So, by this point my actual immunoreaction to the medication in the vaccine was done, but not the end of this saga of my vaccine.. Read here for more on this story.

What Do Pain Docs Do For Me?

January 11, 2021

As mentioned in my previous post, I see two different pain physicians. Yes they do both know about each other. Actually, one referred me to the other. But why two? Because they do different things that help differently and for different durations.

I know these doctors know what each other’s are doing because I see them both in the same clinic but different offices. And while there are different offices in different cities, my electronic file is available to them both.

Shots with Dr S

My regular appointment is with Dr S.. I actually started seeing her 10 or more years ago, once a week but now generally only see her every four weeks now. From her I get nerve and trigger point injections.

I get them in my shoulder for the nerve going down my arms, 2 injections on each side of the back, the top of my back at the sides of spine in the trapezius muscle, down my back in painful trigger points primarily in the shoulder blade & the latissimus Dorso muscle, 8 shots in my lower back beside the Sacral & lumbar vertebrae, and on in the back of each hip for the sciatica. So a minimum of a about 20, to up to close to 50. Typically I get 30 shots in my back & neck.

Bupivacaine – for nerve & trigger point injections

Bupivacaine injection is used to numb an area of your body during procedures. It is a local anesthetic. It causes a loss of feeling and prevents pain by blocking signals at the nerve endings.

Epi with Dr J

I also, only in the winter, see Dr J.. He is an anesthesiologist and performs epidurals in my lower spine, specifically my tailbone every two to two and a half months. This is in lieu of the injection shots in my lower back as the pain in my lower back goes up during the winter probably due to the cold & the OsteoArthritis in my lower spine. The epidural covers a lot more space on the lower back and does a better job with the pain has it lasts about 2 months, not just one.

Traimcinolone – For coccyx Epidural

Triamcinolone is in a class of medications called corticosteroids. It works by activating natural substances in the skin to reduce swelling, redness, and itching.

Compare: How Do They Work?

The monthly injections with Dr S are done with a medication that is a local anesthetic, While it does help break up the knots of the Myofascial Pain Syndrome, it is primarily a numbing agent forthe pain. Over the years the blockage of pain has lasted longer and longer. Initially it was less than a week whereas now I am almost back to my pre-COVID pain treatment level at almost four weeks.

The epidurals with Dr J are with both the bupicavacine in the lower back and the corticosteroids which is a type of anti-inflammatory. So in addition to the initial numbing, I am also getting inflammation reduction as this medication reduces the signs and symptoms of inflammatory conditions & rheumatologic diseases such as arthritis including RA & OA.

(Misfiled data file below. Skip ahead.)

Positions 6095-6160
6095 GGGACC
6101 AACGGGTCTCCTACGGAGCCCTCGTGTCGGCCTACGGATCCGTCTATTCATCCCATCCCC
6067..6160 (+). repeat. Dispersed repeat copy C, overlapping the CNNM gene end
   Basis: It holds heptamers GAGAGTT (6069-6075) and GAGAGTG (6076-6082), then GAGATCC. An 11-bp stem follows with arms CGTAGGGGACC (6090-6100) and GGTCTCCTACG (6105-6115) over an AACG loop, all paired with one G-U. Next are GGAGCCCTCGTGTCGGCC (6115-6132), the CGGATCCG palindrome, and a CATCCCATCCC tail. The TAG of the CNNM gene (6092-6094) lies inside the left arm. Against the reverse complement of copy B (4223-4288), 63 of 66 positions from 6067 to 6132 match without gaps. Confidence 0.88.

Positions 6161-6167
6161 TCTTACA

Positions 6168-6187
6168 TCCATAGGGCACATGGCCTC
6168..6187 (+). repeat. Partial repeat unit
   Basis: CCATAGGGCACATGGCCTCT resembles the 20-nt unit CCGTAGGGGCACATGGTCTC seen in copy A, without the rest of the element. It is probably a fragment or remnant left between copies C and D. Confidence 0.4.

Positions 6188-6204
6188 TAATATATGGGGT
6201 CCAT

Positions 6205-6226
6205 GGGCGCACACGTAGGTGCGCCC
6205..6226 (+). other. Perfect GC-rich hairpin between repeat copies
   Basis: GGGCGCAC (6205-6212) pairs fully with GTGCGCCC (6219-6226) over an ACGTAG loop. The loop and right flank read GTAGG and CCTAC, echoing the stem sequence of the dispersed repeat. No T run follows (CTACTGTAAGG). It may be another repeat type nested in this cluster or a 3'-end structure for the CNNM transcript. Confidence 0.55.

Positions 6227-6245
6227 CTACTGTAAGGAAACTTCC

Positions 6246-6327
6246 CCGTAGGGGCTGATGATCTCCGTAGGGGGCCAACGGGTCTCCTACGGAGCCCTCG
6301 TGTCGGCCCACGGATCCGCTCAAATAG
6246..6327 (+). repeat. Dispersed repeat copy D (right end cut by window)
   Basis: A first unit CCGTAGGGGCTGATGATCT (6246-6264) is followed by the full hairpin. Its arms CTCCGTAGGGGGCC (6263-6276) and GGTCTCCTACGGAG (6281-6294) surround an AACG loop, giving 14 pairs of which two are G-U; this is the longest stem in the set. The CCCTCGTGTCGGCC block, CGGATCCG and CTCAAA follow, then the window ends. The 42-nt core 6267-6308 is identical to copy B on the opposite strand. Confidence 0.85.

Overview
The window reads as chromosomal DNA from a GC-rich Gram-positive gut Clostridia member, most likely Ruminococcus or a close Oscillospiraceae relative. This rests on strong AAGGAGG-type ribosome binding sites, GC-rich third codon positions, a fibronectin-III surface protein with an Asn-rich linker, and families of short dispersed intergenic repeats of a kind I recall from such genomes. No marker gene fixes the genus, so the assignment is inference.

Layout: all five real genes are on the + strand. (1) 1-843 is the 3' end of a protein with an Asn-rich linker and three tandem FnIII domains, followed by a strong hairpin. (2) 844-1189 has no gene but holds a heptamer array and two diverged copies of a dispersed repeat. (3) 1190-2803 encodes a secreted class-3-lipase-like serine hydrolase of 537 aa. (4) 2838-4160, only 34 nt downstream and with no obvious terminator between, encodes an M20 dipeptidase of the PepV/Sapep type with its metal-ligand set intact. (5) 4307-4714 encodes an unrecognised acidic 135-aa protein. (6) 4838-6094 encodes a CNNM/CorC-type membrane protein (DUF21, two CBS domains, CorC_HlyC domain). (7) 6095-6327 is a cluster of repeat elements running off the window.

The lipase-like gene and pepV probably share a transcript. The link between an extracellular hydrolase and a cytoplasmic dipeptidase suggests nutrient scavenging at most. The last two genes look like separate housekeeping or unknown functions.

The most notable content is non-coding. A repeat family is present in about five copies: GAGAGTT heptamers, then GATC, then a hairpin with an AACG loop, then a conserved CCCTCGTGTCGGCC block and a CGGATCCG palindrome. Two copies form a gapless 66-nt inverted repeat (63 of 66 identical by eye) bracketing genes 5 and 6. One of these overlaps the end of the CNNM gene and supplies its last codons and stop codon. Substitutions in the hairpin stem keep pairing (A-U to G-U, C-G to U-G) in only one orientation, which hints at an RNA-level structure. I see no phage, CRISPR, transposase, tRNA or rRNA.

So given that on the weekend, my pain hovered to an 8 out of 10, I am grateful that I was able to book in quickly with Dr J today & glad I’m seeing DrS for the upper back injections tomorrow.

Ongoing Holiday Crash

January 9, 2021

Most of the time when I have a crash in the holidays I end up in the hospital because of how bad the pain can get.. I usually manage for a few days at a level 7 or 8 out of 10 and after that, I’m in the ER.

This year, while the pain has been up, it hasn’t spiked to that level yet. And I hope it doesn’t. But unfortunately I have been in less higher level since the 26th of December – so, 17 days days now, which is unusual, for me… A severely sucks..

But I called my pain physician in Scarborough for an appointment on Monday & see my other pain doctor Tuesday. . With pain levels at a 5 or 6, I can deal, but only to a point.. after more than 2 weeks, I’ve hit that point..

Wish me luck!

I’m A Human Pincushion

August 21, 2020

About 8, maybe 10 years ago, I was referred to The Centre for Pain Management to help get the fibro under control &, if I’m lucky, off all the drugs.

I was initially getting weekly injections of Marcaine. This is an injectable medication that is a numbing agent similar to Lidocaine..

Where do I get them? Lol, everywhere! hence the pincushion reference.. They are primarily in my back. I get nerve injections & trigger point injections. The nerve injections, I get 4in the lower back on each side of my spine & the sciatic nerve the goes down the leg. I get two in the neck on each side. And a final pair at the top of the shoulder. So that’s 16 to start, pretty much every visit. The number of trigger point injections depends on what’s been flaring (FM? CFS? OA? MPS? Stress?) Initially she was giving me upwards to another 20-30 shots. That means up to 45 shots in my back neck & shoulders.

About 5 years ago we started to see improvement & extended the time between visits so that unless I was in a flare I was going every other week. This progressed to three weeks, then four.

Just before COVID hit in March, I was just starting & doing well on an appointment every 5 weeks. While I was still usually getting the basic 16, I was only getting 10.. 15 max other injections in my back. I was doing well.

Unfortunately due to COVID & the loss of many of my other treatments, my pain levels have jumped back up.. However, not as bad as when I initially met her.. so I’m currently going every other week.. getting the base 16 & maybe another 15. With my other treatments slowly becoming available, I am hoping I will be able to return to the levels I was in the spring.

Currently, I visit my Doctor at CPM every other week. However, I will be away when my next appointment shows up & I’ll be trying every 3 weeks. Hopefully it’ll be ok. There is no way I’d be able to drive home in that kinda pain.